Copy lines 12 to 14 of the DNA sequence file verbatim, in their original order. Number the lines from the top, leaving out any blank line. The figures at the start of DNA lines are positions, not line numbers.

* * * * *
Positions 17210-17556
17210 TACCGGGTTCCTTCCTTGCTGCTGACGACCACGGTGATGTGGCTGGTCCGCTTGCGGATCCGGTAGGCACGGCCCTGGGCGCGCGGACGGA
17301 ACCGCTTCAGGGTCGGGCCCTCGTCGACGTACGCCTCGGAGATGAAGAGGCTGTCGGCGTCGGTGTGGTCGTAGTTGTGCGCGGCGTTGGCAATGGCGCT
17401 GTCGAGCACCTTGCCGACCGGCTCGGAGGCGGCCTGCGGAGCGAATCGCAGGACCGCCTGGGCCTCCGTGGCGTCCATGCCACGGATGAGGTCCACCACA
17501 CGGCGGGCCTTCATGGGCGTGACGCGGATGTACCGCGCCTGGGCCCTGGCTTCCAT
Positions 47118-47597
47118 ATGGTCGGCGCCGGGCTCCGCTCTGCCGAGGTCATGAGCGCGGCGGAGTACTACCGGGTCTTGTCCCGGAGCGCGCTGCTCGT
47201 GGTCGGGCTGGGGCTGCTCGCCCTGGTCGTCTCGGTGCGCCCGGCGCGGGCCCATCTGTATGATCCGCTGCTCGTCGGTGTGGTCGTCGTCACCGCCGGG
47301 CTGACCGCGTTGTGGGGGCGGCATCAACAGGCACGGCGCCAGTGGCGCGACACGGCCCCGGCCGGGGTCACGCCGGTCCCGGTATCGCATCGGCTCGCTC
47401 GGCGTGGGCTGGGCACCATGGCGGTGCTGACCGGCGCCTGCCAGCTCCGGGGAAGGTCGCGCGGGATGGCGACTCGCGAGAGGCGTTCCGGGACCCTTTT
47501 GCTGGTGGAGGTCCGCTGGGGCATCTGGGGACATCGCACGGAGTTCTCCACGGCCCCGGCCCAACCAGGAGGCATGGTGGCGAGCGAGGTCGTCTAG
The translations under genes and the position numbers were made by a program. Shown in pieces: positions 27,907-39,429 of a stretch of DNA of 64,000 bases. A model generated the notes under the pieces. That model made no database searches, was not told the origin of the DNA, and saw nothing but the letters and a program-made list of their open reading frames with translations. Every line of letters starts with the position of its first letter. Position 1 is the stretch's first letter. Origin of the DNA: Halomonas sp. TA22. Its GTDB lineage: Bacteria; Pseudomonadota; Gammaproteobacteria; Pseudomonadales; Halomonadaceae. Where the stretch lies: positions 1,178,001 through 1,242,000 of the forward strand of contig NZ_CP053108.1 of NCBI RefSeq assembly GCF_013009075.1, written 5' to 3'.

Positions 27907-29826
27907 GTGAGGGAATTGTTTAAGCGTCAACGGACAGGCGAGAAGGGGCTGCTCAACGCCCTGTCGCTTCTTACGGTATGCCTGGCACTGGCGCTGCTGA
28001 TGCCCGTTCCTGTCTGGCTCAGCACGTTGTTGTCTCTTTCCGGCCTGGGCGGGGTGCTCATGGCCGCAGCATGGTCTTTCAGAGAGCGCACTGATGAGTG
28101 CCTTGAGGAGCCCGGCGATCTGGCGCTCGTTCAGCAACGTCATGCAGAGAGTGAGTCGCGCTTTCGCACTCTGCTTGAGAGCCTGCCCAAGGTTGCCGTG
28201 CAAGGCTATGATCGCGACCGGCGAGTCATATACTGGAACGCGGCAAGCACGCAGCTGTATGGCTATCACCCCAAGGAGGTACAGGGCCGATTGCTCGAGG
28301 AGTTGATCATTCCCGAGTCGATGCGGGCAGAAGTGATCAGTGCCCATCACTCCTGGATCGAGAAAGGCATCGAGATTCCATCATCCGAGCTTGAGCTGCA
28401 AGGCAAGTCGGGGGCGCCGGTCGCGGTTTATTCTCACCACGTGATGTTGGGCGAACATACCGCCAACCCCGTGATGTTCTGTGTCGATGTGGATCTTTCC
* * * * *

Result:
The translations under genes and the position numbers were made by a program. Shown in pieces: positions 27,907-39,429 of a stretch of DNA of 64,000 bases. A model generated the notes under the pieces. That model made no database searches, was not told the origin of the DNA, and saw nothing but the letters and a program-made list of their open reading frames with translations. Every line of letters starts with the position of its first letter. Position 1 is the stretch's first letter. Origin of the DNA: Halomonas sp. TA22. Its GTDB lineage: Bacteria; Pseudomonadota; Gammaproteobacteria; Pseudomonadales; Halomonadaceae. Where the stretch lies: positions 1,178,001 through 1,242,000 of the forward strand of contig NZ_CP053108.1 of NCBI RefSeq assembly GCF_013009075.1, written 5' to 3'.

Positions 27907-29826
27907 GTGAGGGAATTGTTTAAGCGTCAACGGACAGGCGAGAAGGGGCTGCTCAACGCCCTGTCGCTTCTTACGGTATGCCTGGCACTGGCGCTGCTGA